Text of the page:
Close Encounter
A close encounter is a UFO sighting where the object is close enough to show appreciable angular extension and considerable detail, in which stereoscopic vision is effective and physical contact with the object is considered a real possibility.

Strictly speaking, because human stereoscopic vision is limited to a range of about 3 meters, a close encounter would mean that the UFO would have been within 3 meters of the observer. Therefore it is generally accepted that the intent of the definition is to ensure that there are enough visual cues by which to gauge the distance of the UFO with reasonable accuracy. Generally this means the UFO would be within a few hundred feet of the observer. However if a larger UFO passes between the observer and a more distant landmark, the sighting can still be classed as a close encounter. For example, in the artist's rendering on this page we see an alien ship hovering in the forest. Because it is hovering between two stands of trees, one in front of the craft, and the other behind, the craft's position and size can be determined with reasonable accuracy.

The phrase close encounter was coined by astronomer J. Allen Hynek for use in cataloging UFO sighting reports. In his 1972 book, The UFO Experience, A Scientific Enquiry he outlines a three tier three hierarchy of close encounters ranging from mere observation of a UFO ( CE-1 ), to the UFO interacting with the environment ( CE-2 ), and the observation of animated entities ( CE-3 ). This third type became the subject of the 1977 science fiction motion picture Close Encounters Of The Third Kind.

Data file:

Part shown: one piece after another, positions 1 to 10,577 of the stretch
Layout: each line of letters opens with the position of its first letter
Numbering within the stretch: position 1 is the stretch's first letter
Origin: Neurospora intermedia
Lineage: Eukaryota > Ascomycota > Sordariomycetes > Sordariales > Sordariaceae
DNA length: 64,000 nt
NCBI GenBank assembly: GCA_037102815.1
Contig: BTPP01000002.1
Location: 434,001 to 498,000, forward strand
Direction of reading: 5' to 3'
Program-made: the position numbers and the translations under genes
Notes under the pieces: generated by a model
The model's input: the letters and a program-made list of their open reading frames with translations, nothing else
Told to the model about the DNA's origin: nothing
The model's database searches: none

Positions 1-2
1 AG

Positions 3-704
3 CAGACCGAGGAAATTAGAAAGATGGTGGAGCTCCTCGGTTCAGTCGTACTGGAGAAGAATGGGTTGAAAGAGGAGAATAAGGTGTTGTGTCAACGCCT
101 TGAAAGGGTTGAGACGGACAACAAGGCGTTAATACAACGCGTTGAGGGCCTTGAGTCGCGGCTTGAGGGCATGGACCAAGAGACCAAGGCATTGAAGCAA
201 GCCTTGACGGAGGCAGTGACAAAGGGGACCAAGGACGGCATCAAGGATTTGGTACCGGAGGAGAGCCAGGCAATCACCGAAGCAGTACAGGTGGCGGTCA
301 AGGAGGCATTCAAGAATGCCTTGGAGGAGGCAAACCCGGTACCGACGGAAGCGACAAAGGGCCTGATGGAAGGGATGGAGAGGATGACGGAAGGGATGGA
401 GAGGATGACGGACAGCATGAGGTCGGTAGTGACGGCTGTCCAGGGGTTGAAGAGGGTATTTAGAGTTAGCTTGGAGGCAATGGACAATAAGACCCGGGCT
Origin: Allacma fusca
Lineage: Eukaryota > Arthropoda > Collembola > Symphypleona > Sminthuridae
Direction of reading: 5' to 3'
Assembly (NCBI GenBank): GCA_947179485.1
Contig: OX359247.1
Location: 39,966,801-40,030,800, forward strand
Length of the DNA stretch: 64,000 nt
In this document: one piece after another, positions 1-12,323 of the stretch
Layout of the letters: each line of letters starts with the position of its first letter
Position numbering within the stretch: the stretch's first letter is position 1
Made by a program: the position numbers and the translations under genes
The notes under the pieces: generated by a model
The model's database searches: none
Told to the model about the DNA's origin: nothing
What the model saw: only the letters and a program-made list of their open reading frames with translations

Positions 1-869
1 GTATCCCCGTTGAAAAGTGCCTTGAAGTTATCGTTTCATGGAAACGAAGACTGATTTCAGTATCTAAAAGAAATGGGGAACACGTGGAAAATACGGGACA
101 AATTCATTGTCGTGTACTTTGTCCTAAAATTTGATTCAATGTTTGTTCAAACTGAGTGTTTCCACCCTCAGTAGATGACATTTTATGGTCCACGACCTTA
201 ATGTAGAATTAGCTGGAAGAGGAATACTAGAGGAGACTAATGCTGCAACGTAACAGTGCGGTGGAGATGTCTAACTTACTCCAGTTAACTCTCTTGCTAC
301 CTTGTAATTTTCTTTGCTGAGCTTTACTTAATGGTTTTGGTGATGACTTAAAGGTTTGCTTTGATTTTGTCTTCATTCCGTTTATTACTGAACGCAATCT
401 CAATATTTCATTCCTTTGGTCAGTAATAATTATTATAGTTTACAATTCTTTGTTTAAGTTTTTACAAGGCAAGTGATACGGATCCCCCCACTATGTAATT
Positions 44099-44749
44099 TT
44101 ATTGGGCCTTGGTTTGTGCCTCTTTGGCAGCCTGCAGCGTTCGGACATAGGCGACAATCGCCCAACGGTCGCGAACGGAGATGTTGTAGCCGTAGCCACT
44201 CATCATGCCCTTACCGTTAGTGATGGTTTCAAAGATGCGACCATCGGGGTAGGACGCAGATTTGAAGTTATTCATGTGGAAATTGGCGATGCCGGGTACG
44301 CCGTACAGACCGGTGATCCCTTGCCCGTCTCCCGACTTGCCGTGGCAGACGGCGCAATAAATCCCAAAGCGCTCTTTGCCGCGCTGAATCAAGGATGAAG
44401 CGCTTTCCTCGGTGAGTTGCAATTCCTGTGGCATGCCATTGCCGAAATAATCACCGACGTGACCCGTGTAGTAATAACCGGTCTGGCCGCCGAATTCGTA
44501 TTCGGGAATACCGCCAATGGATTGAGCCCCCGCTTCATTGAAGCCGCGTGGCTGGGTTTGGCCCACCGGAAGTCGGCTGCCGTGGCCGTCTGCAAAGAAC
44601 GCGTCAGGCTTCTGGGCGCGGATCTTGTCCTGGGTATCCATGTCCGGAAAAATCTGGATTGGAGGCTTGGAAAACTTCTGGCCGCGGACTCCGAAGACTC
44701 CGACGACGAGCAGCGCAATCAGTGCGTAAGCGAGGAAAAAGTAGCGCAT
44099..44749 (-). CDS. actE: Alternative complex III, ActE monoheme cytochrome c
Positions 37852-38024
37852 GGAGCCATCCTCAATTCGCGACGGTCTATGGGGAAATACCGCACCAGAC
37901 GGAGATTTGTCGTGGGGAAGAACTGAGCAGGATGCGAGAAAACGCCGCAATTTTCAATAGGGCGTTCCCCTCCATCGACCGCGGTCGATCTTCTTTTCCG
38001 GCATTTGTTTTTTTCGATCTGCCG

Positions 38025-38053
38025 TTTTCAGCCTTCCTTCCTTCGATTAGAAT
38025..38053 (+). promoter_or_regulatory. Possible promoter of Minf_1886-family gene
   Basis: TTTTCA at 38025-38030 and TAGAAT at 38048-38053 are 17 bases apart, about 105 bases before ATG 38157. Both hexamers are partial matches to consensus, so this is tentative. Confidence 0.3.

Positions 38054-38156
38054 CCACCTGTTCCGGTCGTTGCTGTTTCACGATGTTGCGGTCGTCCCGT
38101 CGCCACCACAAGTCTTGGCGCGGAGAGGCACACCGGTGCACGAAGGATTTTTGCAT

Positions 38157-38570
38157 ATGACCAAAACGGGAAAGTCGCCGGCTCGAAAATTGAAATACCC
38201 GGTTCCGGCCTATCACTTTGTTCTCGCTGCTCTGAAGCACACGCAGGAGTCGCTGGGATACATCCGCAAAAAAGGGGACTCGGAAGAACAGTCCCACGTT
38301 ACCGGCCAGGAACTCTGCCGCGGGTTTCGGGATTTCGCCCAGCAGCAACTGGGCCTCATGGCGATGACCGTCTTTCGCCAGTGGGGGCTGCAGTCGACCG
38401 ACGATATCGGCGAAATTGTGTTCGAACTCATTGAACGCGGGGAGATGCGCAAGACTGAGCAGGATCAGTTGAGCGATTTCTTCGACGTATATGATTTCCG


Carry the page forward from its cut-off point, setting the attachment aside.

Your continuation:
Since then sighting classification systems have evolved to accommodate a wider variety of experiences and their reliability. in 1990 the French astrophysicist Dr. Jacques Vallee published Confrontations, in which he expanded on the Hynek system by organizing sightings into four main types consisting of five sub-types each. This system includes interaction with animated entities ( CE-4 ) and physical changes to the witness as a direct result of the UFO experience ( CE-5 ).

The Hynek/Vallee classification system remains the standard among ufologists today, but is often misquoted by the media and armchair UFO enthusiasts who mistakenly think there is a sixth kind ( CE-6 ) for alien abduction. Under the Hynek/Vallee system, contactee and abduction claims can be classed as high as CE-4 or CE-5 depending on the level of interaction and physiological consequences. There is simply no need for a sixth kind other than to promote sensationalist entertainment. For a more detailed explanation of UFO sighting report classification, see the Sighting entry.

Suggest A Topic